He strode across a fancy, ancient rug and through another set of pocket doors, and stopped in the doorway separating the parlor from the dining room.
A figure with hair the color of pale sunlight with golden undertones stood beside the immense dining room table.
“Same here, whoever you are.” She held a cell phone in one hand, her thumb at the ready. Her glare could freeze the harbor water.
About Lynette: Lynette Sowell is the award-winning author of over 15 titles for Barbour Publishing, Harlequin, and Abingdon Press. Lynette was born in Western Massachusetts in the shadow of the Berkshire Mountains, raised on the Eastern Shore of Maryland, but makes her home on the doorstep of the Texas hill country. She loves reading, cooking, watching movies, and is always up for a Texas road trip. Connect with Lynette: https://www.facebook.com/lynettesowellauthor
About the book – Tempest’s Course: Kelly Frost, a textiles conservator, is invited to the Massachusetts coastal town of New Bedford to restore a 150-year-old Mariner’s Compass quilt, with one stipulation: she must live and work in Gray House where the quilt is stored. Tom Pereira, whose heart seems as hard as the rocky coastline, is the caretaker employed by the mysterious absent owner of Gray House.
Over the long-lit months as Kelly works to restore the quilt, she is drawn out of her self-imposed shell and embraces the family God has given her after her own family failed her. As Kelly reads stories in a journal penned by Mary Gray, she learns there is no transgression beyond God’s forgiveness, but the real obstacle is forgiving herself. During her and Tom’s journey to grace and love, an unknown force works to keep both of them from discovering a long-buried truth that will change their lives forever.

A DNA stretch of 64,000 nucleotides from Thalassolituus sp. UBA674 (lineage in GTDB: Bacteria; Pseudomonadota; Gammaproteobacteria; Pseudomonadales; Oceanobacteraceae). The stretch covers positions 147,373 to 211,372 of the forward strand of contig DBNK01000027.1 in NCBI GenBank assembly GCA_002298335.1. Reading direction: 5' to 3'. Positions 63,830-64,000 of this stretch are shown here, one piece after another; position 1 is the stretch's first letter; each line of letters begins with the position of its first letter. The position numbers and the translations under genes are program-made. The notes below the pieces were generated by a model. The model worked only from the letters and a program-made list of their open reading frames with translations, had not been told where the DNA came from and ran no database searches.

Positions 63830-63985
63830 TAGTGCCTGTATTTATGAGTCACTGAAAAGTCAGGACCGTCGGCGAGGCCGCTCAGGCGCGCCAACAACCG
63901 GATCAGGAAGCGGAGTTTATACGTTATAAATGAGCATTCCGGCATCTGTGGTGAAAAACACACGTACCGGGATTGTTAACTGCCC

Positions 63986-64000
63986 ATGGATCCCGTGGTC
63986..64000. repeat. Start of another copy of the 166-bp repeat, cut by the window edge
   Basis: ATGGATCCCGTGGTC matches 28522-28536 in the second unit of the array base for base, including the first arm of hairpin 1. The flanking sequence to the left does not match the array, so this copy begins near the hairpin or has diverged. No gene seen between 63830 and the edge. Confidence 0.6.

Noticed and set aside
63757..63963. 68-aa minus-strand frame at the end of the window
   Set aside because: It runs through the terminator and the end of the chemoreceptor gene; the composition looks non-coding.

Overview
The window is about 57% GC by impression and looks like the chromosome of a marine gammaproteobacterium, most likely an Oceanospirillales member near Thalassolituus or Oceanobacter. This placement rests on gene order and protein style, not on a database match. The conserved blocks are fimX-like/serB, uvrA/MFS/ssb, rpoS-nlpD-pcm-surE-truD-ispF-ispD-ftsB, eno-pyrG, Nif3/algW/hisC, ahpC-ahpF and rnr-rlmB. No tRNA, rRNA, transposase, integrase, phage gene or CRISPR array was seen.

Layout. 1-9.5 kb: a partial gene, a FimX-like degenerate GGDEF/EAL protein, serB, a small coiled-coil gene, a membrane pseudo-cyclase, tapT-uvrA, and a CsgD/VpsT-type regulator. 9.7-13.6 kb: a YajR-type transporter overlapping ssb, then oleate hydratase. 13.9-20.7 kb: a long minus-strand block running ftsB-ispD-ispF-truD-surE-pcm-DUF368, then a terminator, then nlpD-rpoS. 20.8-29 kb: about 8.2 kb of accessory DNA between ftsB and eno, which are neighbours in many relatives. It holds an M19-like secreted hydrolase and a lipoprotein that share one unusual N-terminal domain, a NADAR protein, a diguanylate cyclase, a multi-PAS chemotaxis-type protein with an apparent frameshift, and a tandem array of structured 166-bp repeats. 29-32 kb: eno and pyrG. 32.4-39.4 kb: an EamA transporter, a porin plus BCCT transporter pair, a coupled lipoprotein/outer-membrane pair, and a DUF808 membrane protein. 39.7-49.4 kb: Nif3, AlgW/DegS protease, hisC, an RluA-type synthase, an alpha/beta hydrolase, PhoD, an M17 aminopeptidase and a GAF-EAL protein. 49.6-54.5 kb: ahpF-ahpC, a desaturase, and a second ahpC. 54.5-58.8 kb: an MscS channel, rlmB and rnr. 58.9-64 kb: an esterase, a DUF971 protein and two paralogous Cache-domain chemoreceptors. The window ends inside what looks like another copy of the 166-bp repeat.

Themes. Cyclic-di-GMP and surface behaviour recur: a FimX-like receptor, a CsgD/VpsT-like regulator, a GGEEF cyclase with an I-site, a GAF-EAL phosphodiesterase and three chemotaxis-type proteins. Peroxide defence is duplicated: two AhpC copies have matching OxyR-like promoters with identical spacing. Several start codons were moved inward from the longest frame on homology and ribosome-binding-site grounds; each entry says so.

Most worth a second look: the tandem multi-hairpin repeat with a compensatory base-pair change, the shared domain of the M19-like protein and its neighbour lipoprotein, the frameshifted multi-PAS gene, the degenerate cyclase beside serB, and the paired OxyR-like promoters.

Come back Dec 6th for Tina Pinson!
Britney Adams says
Thank you for sharing this excerpt. It certainly left me wanting to read more! I look forward to reading Tom and Kelly’s story!
Melanie Backus says
From this little snippet, I sure want to read more.
Ellaine Hill says
Can’t wait to read! I remember this author always writing a short story as a little girl…she always loved reading and writing. “You’ve come a looong way Baby!”
Susan Johnson says
I have just recently learned about the Quilts of Love series. This sounds like such a good book and a good series.
Barbara Thompson says
I love the Quilts of Love series. Tempest’s Course sounds like a fantastic book. Thank you for a chance to enter this giveaway and please enter my name.
Janet Estridge says
We have the “Quilts of Love ” series in the church library. I would love to win this book to add to our shelves.
shelia hall says
love to win
Karen G says
I really, really want to read more. The book sounds really great. Would love a chance to win a copy. Thank you for the chance.
Thanks for stopping by, everyone! I’m glad you enjoyed the excerpt
Shannon Taylor Vannatter says
I have a winner! Britney Adams won the drawing. I appreciate Lynette for being my guest and everyone else for stopping by.